Remembering Sam Ewing
By Lee Canalizo
There are those we have known for their successes in the show ring, for their contributions as a breeder, or as a great evaluator of stock. (Be it formally in the ring or informally outside of it) We had amongst us a person who did all three without question. I speak of Samuel Evans Ewing, 3rd. He was “Sam” to anyone within the Northeast dog world.
Sam was born in Bryn Mawr, PA. He graduated Princeton and the University Of Pennsylvania School Of Law. His law offices were in West Chester, PA for forty-three years.
I think he had a “family pedigree” that would parallel that of his dogs in a sense. Sam wasn’t boastful, but one got the feeling there was a history in HIS background as well.
Sam began breeding his beloved Irish Wolfhounds in the 1950s and it was shortly thereafter that the Canalizo family first met Sam and his wonderful family of Irish Wolfhounds at dog shows in the Northeast. At that time Sam was in association with another bright and colorful enthusiast, J. Council Parker.
We were to be in his company in the hound group for more years than I care to recall! We socialized with Sam both as co-exhibitors and, years later, with him as exhibitor and me the judge. I have such funny stories (that I cannot repeat in this article) that come to mind, thanks to Sam’s antics in the ring while I was adjudicating; or at least trying to in spite of Sam. If one ever wondered how so many people in the area got to know or at least be aware of him at the shows, it was because, more times than not, it was hard not to miss the van pulling up to the tent where 4, 5, 6 or more Wolfhounds would pile out…most unleashed and most in need of a quick grooming and a handler. Remarkably any one of us could take a lead and be a holder of these “Gentle Giants” who on occasion HAD to be close to their “Daddy” and one prayed that they weren’t the loser in the class and given to you to hold. Otherwise you were likely to appear in the ring with short notice and no recourse! When an IW WANTS to do something or go somewhere… you go!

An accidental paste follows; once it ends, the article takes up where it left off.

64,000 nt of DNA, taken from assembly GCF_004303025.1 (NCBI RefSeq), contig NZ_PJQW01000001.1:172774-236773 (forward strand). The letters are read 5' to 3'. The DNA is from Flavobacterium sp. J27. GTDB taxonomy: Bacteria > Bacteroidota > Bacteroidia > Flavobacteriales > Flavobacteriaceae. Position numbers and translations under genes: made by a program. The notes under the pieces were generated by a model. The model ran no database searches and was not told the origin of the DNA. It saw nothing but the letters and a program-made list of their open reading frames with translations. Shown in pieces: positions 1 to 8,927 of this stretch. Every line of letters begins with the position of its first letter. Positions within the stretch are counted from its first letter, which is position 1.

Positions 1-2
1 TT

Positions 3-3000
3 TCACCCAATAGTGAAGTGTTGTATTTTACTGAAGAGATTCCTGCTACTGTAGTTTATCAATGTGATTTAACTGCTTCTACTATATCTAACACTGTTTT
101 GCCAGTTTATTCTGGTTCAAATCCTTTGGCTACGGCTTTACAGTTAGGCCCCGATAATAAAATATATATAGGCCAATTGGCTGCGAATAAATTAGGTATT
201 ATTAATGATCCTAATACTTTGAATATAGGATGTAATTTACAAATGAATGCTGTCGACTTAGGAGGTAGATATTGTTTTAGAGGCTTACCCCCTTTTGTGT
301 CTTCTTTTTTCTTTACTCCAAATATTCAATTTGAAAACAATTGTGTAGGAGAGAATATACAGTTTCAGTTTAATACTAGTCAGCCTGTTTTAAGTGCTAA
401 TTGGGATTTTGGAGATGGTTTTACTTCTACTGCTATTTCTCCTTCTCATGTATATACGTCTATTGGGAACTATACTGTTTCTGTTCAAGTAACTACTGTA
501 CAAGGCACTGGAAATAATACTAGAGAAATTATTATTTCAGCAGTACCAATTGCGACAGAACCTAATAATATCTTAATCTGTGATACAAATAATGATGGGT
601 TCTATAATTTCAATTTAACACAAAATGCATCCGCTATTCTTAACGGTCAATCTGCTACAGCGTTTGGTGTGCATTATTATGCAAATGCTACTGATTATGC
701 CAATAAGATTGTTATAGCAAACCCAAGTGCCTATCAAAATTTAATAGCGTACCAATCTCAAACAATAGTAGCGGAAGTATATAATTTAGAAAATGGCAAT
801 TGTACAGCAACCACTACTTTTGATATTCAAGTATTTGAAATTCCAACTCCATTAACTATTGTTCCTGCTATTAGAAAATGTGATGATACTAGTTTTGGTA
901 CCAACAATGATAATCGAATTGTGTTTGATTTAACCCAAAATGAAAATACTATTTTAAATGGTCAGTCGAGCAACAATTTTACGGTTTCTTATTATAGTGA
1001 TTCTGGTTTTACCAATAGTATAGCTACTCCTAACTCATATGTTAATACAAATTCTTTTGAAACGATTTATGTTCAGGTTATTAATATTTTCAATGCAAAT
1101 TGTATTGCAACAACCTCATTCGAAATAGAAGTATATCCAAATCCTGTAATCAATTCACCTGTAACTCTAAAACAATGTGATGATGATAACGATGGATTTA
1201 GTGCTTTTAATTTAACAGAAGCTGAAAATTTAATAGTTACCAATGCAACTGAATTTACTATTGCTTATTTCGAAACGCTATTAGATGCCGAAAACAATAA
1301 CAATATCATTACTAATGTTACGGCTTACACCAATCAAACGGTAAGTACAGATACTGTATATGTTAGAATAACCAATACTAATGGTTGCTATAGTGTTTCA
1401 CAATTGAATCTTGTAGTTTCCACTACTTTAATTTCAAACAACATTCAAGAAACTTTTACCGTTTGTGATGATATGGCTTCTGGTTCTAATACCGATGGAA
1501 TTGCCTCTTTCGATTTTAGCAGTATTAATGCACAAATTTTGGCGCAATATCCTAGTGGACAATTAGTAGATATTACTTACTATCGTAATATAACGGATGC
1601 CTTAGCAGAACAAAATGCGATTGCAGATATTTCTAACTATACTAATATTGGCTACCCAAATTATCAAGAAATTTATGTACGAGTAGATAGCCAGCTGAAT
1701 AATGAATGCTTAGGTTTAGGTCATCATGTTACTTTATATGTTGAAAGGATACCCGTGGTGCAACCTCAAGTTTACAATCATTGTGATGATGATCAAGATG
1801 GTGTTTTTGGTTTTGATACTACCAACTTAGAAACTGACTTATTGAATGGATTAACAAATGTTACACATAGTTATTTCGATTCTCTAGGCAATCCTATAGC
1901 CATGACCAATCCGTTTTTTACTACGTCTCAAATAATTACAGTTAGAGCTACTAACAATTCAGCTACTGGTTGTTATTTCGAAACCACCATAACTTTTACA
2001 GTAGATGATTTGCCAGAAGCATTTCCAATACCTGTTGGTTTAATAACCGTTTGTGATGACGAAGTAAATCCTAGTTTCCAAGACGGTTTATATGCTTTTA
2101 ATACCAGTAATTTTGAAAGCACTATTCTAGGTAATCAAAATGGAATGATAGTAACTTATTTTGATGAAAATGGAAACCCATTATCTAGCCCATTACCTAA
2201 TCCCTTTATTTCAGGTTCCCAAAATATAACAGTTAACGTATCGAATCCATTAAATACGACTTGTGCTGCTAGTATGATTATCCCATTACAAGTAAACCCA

To say Sam was a keen competitor would be an understatement. He was a very focused “gentleman” about his Eagle Farms dogs. I clearly remember when he was in a close race for breed points that he somehow managed to exhibit at 9:00 am at the Walkill show (defeating a close competitor in the breed) and then driving over 200 miles to a show where he would take Best of Breed at 2:30 pm the same day (defeating another close competitor). I wonder how many dogs are in the AKC records for having won two Best of Breeds on the same day.
Sam bred Irish Wolfhounds for over fifty years at his Eagle Farms Kennel in Chester Springs, PA. He was extremely successful in his breeding program having finished hundreds of champions under the Eagle prefix. He had wonderful co-owners to help him along the way!
Sam owned or co-owned the Irish Wolfhound National Specialty winner five times. He would enter into a wonderful relationship with another Sam –?that being Sam Houston Mc Donald. They co-bred and showed for a number of years and the Eagle Farms IWs went on to add many great winners and is still active to this day under the guidance of Sam McDonald.
At the famed Westminster KC Show in 1975, Sam handled the very first Irish Wolfhound to ever win the Hound Group at this prestigious event! This dog was Ch. Breac O’Shawn McDonough of Eagle.
Sam presided over the Irish Wolfhound Club of America and was an officer of the KC of Philadelphia and Bryn Mawr KC for years.
Sam Ewing died of pneumonia on February1, 2004, surrounded by his partner Sam Houston McDonald and his beloved hounds.
AKC president Dennis Sprung called Sam one of the most respected breeders in America. He added that in his time Sam had made a huge contribution to the sport of Purebred Dogs. Many would add that he was a good friend and mentor. Indeed one of the most enlightening breed seminars I ever attended was one of Sam’s. He did it without any dogs, props or diagrams. He spoke to us about his breed with passion and love and there wasn’t a person in that room that didn’t walk away with an understanding of the breed in a way that transcends what one could read or study. Sam never did join the ranks approved judges. That is truly a shame. His sweepstakes assignments in his breed and many others were always spot on. I watched him judge an entry of 80 Afghan Hound puppies with the same instinct of any longtime breeder and personally thought he did a better job of sorting them than most within the breed.
Sam may be gone but his impact on the sport (and IWs in particular) will live on for a very long time.
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